Resentment

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Today, I want to talk about something that so often stalks us, as Christians. It is something that hides in churches, and it is something that hides in our lives. It is something that actually kills and steals so much of life.

It is resentment.

Resentment is almost a “Christian sin.” And, I say the word “sin” specifically in the sense that sin separates you from God.

Sin kills healthy things. Sin infects living things with death.

In this sense, resentment is a sin. It will infect your life, bring death to your soul, and separate you from God.

It’s also almost a “Christian sin,” because it’s such a temptation for Christians – a temptation to do the right action for the wrong reason.

Resentment is a particularly tough temptation for those drawn toward caring and helping others, because resentment builds when we don’t feel appreciated enough, valued enough, or noticed enough.

We do the right actions, but don’t see the “right” or expected reaction, and resentment builds.

This is why I said it’s almost a “Christian sin,” in that so many Christians choose to love and care, but then feel resentful afterward…

They serve and give to someone, who doesn’t seem to appreciate their effort.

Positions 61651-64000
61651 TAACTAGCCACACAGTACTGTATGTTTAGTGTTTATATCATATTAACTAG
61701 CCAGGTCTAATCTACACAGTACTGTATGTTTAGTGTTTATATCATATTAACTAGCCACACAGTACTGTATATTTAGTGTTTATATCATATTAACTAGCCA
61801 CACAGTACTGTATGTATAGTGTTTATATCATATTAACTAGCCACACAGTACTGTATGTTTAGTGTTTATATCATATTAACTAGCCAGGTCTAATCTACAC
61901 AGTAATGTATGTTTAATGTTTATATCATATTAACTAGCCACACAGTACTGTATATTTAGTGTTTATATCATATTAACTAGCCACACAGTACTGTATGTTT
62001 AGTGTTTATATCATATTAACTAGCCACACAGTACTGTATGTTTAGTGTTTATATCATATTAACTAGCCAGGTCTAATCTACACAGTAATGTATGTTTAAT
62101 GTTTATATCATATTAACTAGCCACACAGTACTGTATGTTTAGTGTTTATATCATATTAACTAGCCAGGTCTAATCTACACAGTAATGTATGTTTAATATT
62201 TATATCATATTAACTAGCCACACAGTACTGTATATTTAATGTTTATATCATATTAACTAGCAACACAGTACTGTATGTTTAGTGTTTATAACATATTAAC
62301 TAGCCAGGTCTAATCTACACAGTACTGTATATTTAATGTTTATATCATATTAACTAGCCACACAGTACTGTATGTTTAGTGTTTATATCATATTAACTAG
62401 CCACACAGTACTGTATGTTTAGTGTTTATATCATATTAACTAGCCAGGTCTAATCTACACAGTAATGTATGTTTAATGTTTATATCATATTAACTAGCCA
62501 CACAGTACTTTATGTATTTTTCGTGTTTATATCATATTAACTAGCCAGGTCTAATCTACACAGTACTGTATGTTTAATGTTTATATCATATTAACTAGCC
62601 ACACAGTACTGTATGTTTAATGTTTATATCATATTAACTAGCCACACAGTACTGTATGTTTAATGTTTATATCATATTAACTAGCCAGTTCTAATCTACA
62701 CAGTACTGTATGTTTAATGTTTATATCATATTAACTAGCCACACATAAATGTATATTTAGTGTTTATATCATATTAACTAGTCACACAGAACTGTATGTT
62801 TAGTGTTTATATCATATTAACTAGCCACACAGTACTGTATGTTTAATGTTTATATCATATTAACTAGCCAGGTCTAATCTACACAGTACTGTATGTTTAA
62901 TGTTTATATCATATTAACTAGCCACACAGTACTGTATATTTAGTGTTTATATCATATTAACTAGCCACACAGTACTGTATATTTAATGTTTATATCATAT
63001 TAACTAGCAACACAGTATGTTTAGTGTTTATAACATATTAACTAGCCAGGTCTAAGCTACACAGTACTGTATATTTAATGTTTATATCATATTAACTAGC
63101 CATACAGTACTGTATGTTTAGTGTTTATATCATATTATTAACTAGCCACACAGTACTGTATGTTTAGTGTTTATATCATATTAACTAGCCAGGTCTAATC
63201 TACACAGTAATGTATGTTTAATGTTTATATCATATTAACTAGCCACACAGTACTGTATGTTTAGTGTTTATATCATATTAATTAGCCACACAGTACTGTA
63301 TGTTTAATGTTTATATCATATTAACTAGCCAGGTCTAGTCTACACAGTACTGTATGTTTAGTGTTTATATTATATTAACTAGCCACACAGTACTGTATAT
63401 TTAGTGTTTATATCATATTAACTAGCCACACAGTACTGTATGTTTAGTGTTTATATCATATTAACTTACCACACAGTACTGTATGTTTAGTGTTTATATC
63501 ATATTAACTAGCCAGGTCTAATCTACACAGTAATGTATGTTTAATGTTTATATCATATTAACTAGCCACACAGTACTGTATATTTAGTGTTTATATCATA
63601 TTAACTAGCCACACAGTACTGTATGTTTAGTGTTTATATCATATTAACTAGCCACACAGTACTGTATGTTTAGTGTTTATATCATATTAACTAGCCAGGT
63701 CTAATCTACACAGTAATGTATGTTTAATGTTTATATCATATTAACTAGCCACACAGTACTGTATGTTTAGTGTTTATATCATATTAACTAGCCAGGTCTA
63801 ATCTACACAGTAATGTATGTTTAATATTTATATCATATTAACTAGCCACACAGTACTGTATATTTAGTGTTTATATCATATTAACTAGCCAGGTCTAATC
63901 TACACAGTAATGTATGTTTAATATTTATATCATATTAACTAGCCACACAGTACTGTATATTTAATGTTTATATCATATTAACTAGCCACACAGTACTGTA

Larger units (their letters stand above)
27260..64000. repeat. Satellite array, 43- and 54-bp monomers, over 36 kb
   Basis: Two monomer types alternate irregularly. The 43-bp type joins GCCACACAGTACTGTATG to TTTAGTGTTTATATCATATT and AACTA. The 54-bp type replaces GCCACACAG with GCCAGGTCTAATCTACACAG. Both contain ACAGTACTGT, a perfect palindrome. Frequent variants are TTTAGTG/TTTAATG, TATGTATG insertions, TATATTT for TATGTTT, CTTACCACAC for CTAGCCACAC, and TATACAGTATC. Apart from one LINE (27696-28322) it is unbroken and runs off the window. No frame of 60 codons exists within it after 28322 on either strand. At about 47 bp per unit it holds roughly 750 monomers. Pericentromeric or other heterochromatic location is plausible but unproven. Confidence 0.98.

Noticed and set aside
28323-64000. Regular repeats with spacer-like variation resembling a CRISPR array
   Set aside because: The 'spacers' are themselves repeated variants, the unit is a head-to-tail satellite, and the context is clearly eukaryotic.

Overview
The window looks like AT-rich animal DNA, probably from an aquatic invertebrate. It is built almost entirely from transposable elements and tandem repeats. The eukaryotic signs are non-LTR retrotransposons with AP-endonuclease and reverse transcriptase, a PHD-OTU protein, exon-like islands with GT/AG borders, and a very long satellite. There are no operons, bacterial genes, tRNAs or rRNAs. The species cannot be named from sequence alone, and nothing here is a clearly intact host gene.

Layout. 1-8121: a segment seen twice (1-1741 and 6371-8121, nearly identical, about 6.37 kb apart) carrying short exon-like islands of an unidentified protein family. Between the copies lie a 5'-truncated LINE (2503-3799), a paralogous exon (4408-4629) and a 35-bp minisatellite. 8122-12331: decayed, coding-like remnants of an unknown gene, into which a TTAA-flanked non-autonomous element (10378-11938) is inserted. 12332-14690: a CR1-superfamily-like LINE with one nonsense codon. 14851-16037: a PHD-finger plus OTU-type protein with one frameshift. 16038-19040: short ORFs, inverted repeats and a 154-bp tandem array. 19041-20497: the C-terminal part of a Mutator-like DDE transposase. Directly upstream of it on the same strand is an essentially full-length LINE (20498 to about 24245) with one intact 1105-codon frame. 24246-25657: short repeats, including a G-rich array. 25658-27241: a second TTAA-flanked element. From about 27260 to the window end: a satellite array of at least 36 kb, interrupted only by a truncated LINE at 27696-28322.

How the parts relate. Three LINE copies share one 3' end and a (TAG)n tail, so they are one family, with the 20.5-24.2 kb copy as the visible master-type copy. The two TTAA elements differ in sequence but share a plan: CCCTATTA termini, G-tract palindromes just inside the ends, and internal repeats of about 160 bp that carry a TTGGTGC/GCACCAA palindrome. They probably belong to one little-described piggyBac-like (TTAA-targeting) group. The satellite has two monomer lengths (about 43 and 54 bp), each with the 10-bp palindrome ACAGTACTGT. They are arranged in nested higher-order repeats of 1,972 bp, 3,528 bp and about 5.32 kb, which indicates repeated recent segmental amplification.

They bend over backwards for someone, who seems to take it for granted.
They put way too many hours into a sermon, only to have it critiqued within five minutes.

Or, however else it works out in your life.

But, this is why resentment is both subtle and a sin. Because, ultimately, whenever resentment is present, what it reveals is that the right actions were done for the wrong reason. That we gave, sacrificed, or served not because it was right, but because we wanted the “right” reaction.

Resentment happens when sacrifice turns inward.

And so, while we often talk about lots of other “obvious sins,” this is one that goes unnoticed, slides under the radar, and then remains unchanged.

But, I think it does need to change.

Because, I know, at least in my life, that resentment is often right there under the surface. I can get resentful to God for all that I gave up for Him. I can get resentful for the sacrifices that I give that seem to go unnoticed. Surely I am owed something in return!

But, resentment can’t go unnoticed and unchanged, because a resentful heart isn’t a Christ-like heart.

So, what do we do with all of this?